Officials 'puzzled' by Malaysia mystery as search widens

Aircraft Officials Missing Flight

Teams from nine countries working non-stop, officials say, as hunt goes on for plane missing with 239 people on board

Search crews involving nine countries are working "every hour, every minute, every second" across a huge swathe of the South China Sea but have yet to find any evidence of the missing Malaysia Airlines flight, the country's civil aviation chief said on Monday.

Almost 60 hours after flight MH370 vanished from radar screens in the early hours of Saturday officials remain "puzzled" by its sudden disappearance and are considering all possible angles, Azharuddin Abdul Rahman said.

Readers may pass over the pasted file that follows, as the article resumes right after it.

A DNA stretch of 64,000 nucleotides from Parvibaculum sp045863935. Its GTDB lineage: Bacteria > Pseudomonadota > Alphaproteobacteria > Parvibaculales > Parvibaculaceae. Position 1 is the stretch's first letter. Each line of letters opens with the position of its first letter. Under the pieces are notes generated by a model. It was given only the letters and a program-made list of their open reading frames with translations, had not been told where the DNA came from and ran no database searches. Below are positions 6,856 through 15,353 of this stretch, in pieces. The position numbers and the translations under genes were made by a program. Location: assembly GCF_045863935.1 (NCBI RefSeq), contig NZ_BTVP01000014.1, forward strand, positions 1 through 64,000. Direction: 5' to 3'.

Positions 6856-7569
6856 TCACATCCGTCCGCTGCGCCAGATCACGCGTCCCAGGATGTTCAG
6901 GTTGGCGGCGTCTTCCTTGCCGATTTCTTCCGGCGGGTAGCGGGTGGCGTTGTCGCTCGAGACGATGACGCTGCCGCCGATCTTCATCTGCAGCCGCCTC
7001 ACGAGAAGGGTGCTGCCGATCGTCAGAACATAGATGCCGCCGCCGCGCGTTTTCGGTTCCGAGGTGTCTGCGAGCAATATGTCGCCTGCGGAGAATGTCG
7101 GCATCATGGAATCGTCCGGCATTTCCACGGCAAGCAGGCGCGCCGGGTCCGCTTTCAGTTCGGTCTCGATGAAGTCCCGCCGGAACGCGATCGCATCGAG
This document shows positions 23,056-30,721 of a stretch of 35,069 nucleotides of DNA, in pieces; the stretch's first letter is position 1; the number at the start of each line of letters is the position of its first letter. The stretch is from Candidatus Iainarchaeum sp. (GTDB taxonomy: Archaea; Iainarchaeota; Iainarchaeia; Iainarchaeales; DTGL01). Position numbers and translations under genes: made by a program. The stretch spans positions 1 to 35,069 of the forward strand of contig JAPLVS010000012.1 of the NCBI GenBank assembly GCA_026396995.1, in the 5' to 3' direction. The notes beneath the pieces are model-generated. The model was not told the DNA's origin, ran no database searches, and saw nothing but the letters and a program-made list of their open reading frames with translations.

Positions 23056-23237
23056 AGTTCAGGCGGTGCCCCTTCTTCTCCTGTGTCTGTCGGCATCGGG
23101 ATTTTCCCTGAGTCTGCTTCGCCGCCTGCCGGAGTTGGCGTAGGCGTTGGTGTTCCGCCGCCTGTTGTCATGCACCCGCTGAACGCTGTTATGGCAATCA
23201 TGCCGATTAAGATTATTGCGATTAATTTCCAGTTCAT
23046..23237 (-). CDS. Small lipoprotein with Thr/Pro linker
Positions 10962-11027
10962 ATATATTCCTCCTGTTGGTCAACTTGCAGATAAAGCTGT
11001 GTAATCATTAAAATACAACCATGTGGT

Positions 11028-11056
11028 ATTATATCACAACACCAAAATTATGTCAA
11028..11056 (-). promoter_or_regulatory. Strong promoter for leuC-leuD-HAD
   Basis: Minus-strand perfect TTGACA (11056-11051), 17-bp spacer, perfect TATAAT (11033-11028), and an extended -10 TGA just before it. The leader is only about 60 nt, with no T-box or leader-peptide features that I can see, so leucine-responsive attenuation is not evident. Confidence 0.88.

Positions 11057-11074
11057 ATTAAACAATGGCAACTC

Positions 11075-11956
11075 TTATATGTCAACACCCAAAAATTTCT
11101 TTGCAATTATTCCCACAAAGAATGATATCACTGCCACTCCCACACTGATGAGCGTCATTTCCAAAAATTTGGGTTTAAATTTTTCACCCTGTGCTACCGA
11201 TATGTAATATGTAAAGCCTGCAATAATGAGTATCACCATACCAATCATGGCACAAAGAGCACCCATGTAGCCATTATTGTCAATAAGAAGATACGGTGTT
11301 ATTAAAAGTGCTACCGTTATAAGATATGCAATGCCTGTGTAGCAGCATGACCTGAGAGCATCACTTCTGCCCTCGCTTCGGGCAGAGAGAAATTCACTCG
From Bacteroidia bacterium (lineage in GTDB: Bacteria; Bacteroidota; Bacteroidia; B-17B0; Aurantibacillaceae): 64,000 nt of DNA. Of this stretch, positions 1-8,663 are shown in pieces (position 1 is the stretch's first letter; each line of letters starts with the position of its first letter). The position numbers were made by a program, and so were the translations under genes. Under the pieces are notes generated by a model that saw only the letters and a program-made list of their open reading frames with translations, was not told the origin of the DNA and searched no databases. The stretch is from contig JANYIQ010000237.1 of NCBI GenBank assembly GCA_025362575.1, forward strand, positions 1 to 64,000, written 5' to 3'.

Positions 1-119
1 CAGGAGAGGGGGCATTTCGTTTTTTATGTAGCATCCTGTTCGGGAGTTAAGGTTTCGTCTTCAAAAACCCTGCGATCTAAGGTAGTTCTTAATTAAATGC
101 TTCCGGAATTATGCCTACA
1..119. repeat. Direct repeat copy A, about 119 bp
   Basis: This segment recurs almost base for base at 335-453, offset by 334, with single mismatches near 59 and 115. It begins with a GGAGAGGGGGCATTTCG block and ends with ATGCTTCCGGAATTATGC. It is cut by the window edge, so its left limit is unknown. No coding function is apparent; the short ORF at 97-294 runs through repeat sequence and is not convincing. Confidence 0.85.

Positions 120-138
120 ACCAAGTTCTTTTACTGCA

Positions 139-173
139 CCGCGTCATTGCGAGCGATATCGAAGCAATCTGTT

"Unfortunately, we have not found anything that appears to be an object from the aircraft, let alone the aircraft," he said.

The Beijing-bound flight was carrying 227 passengers and 12 crew when it went missing around 40 minutes after its 12.41am take-off from Kuala Lumpur, over the seas between Malaysia and Vietnam. The Boeing-777 was cruising at 35,000 feet when it disappeared in apparently good weather, gave no indication of any problems and did not issue a distress call.

Rahman added: "There are many theories that have been said in the media; many experts around the world have contributed their expertise and knowledge about what could happen, what happened....We are puzzled as well.

"To confirm what happened on that particular day on this ill-fated aircraft...we need concrete evidence, parts of the aircraft for us to analyse, for us to do forensic study."

He said that the government had not discounted speculation about a hijack, but was looking at every possible explanation, noting that it took two years to determine the cause of the 2009 Air France crash ( via ).

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